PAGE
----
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Things Fall Apart: The Language of the Book


The language of the book is easy but dignified. When the characters speak, they utilize a raised diction, which is suggested to convey the sense of Ibo speech. Achebe has made his novel sound like it is a narrative of an Ibo character and has attained this through the application of short sentences in addition to normal Ibo proverbs and images. His short sentences are utilized straight away and he squanders no time at all for the reader to become aquainted with the Ibo language and syntax.

His very first sentence has a mere 11 words and goes as follows ‘Okonkwo was popular throughout the nine villages and even beyond’. Within these short sentences, Achebe explains an extraordinary amount of info required to understand the text. Within the very first paragraph, we are provided with an outline of the character of Okonkwo in addition to an intro to the fumbling– an indispensable part of Ibo culture. Achebe desires to make his novel sound ‘African’ and attains this in a variety of various methods.

This enables us insight into the Ibo world and assists us to relate to the novel more.

The basic sentences and their basic structure help the book sound like the intonation of that of an Ibo man himself. The words are likewise simplistic and he has made little effort to make them sound abstract and complex, for that reason, additional boosting the realism of the novel. Images that are utilized in the book are completely from the Ibo world as are the similes and contrasts (though these are not utilized as much). For example, ‘Okonkwo’s fame had grown like a bush-fire throughout the hamattan’,’ [Ikemafuna] grew rapidly like a yam tendril in the rainy season’ and ‘a lot of effeminate men clucking like old hens’.

In addition to this he uses images such as ‘he has put a knife on the important things that held us together and we have actually fallen apart’. Therefore, the simpleness of the words utilized, integrated with the imagery enhances strongly the simpleness of the sentences and develops the impression that a person is completely immersed on the planet of Ibo society. This impression is only further raised by the use of proverbs in the book. Achebe thinks that “sayings are the palm-oil with which words are eaten” and he has utilized them continually throughout the novel.

Proverbs are smart expressions, which embody some supposed fact or moral lesson. The Ibo society is non-literate and utilizes sayings as an every day suggests of interaction. Sayings were used as a kind of polite discussion (this can be seen when Okoye is attempting to trigger Okonkwo to pay his financial obligations and Okoye ‘stated the next half a dozen sentences in sayings’). Ibo proverbs are likewise taken from Ibo beliefs and experiences. For example ‘the lizard that leapt from the high iroko tree to the ground said he would praise himself if no one else did’.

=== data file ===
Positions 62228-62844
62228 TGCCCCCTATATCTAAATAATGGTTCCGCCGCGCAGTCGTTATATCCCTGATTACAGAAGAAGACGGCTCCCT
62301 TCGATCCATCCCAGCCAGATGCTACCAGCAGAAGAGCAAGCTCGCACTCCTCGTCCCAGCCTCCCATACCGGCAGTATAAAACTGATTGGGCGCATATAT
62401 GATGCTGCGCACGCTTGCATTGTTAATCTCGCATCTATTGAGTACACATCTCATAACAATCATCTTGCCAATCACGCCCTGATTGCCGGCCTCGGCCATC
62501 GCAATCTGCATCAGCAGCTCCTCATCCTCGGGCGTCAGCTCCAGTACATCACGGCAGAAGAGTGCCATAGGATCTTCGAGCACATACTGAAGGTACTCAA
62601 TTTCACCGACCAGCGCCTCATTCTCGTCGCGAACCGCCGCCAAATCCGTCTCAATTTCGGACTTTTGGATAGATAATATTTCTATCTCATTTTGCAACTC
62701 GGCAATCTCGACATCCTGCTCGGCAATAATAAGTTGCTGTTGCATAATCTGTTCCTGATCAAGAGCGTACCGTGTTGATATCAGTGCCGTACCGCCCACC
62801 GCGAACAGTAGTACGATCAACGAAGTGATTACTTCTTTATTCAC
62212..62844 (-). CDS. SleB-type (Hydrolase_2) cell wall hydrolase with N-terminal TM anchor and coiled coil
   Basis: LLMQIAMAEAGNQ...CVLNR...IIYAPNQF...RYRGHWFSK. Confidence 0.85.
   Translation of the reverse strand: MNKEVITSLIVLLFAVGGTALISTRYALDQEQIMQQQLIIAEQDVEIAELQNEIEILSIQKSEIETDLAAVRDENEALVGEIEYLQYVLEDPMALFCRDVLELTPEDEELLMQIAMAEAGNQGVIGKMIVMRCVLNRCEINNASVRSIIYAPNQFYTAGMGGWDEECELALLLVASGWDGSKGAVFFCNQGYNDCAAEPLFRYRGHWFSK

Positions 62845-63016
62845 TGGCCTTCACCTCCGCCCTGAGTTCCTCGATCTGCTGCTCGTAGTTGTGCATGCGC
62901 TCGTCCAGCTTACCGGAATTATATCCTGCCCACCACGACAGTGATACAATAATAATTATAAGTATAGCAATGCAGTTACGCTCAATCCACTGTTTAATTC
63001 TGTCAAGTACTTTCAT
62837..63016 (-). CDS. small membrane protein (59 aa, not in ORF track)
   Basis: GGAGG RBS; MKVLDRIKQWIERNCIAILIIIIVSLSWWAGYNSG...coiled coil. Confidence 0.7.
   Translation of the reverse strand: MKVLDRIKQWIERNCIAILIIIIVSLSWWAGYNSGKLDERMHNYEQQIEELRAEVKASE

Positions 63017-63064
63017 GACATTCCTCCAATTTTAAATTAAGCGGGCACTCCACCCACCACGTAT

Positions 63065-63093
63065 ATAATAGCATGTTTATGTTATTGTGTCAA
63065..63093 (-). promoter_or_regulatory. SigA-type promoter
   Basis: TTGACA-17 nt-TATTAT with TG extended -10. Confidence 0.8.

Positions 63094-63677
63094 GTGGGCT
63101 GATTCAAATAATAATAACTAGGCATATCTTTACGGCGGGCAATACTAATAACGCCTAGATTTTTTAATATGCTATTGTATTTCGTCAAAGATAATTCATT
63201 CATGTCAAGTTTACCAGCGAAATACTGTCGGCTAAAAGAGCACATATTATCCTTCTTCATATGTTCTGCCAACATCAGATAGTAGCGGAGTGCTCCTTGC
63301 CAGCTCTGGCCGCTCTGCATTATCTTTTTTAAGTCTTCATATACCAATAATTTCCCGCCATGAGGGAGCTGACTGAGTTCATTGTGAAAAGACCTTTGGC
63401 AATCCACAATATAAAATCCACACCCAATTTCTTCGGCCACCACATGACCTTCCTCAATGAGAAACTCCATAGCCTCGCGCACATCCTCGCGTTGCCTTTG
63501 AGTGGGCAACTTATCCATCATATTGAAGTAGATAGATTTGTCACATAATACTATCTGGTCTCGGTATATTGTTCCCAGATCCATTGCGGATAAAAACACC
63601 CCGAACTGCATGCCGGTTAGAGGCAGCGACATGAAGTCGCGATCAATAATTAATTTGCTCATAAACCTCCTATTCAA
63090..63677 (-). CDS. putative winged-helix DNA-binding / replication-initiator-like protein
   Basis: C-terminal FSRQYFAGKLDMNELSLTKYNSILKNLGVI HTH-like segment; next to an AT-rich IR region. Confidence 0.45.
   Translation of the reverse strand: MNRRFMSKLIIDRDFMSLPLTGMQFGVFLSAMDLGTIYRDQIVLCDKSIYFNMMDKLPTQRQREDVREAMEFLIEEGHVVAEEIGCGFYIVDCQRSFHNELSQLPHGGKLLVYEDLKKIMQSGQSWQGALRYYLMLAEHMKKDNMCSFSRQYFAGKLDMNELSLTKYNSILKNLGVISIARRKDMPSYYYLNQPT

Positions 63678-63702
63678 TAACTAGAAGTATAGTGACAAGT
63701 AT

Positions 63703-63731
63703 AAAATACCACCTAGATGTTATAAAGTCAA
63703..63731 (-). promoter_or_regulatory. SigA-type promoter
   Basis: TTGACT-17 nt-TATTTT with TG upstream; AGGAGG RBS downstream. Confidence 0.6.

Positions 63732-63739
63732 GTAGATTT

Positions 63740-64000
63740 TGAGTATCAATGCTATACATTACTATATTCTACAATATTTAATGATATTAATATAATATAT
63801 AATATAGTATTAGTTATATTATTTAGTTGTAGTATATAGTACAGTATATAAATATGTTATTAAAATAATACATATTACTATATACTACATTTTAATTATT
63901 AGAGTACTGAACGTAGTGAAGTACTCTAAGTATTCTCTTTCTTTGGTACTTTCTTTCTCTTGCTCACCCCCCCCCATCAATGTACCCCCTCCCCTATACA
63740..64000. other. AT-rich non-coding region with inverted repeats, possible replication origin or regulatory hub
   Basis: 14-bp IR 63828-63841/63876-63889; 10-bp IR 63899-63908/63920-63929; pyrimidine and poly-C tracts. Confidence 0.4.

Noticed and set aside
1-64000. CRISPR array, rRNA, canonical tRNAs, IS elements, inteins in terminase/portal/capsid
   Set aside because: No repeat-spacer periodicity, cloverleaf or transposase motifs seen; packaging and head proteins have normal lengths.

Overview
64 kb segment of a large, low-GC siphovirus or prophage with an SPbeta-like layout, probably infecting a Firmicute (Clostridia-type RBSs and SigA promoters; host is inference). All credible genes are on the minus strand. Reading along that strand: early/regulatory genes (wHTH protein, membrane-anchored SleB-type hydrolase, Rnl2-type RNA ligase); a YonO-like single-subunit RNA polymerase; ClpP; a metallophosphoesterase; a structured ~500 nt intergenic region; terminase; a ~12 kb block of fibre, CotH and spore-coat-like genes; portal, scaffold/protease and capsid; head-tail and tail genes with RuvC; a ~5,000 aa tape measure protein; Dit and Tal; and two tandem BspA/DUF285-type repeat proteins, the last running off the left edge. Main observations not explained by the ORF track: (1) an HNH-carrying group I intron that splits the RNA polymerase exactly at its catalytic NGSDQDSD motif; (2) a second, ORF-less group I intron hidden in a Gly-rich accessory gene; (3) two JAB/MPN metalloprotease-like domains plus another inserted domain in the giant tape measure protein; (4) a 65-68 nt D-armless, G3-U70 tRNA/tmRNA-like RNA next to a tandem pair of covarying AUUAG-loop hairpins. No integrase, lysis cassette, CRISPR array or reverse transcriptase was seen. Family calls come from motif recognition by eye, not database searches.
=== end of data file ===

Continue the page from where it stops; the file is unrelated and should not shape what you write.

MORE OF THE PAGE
It should be born in mind that each saying is brought in aptly to accord with the scenarios it is talking about, be it Okonkwo’s achievements or his pride. This enables us to comprehend the characters better along with the ideas of the people and how they related nature and wildlife to daily life. Typically the proverbs merge with and mix into referrals to the folk tales and legends of the Ibo and every guy there knew these stories. For example, the story of the tortoise and his shell and the mosquito story.

These stories work as they permit Nigerian beliefs to subtly get in the unique in addition to some relief for what is about to occur. For example, when Efwefi is informing the story of the tortoise, we are supplied with some light reading and a serene environment of a mother telling her kid a night-time story, making what occurs thereafter more frightening (Chielo carries Ezinma away). Also, all the sayings have importance to the story– when Okonkwo is telling the story of the mosquito, Ezinma later on becomes sick with malaria.

Also, the tale of the Mother Kite in Chapter 15 cautions against assaulting prior to knowing the strength of one’s enemy– therefore increasing the tension for the reader. The use of proverbs and folk tales is yet another way in which Achebe includes truth to the Ibo atmosphere in the novel. To omit them, or to use substantial techniques and flourishes of more advanced composed language would have created a book from which the reader is looking into the Ibo culture from the outside. Achebe’s style adds life and heightens the tension in his novel.

Sayings are used to assist us understand the character’s sensations. Using brief sentences helps the reader see the sentence structure and the method the Ibo people spoke in a little, yet significant way and thus assisting us identify with the characters more. Overall, I would state that Achebe has used an African style of composing in an exceptionally appealing method as it helps us determine and go into the Ibo world, rather of merely checking out the book and envisioning what it could be like.

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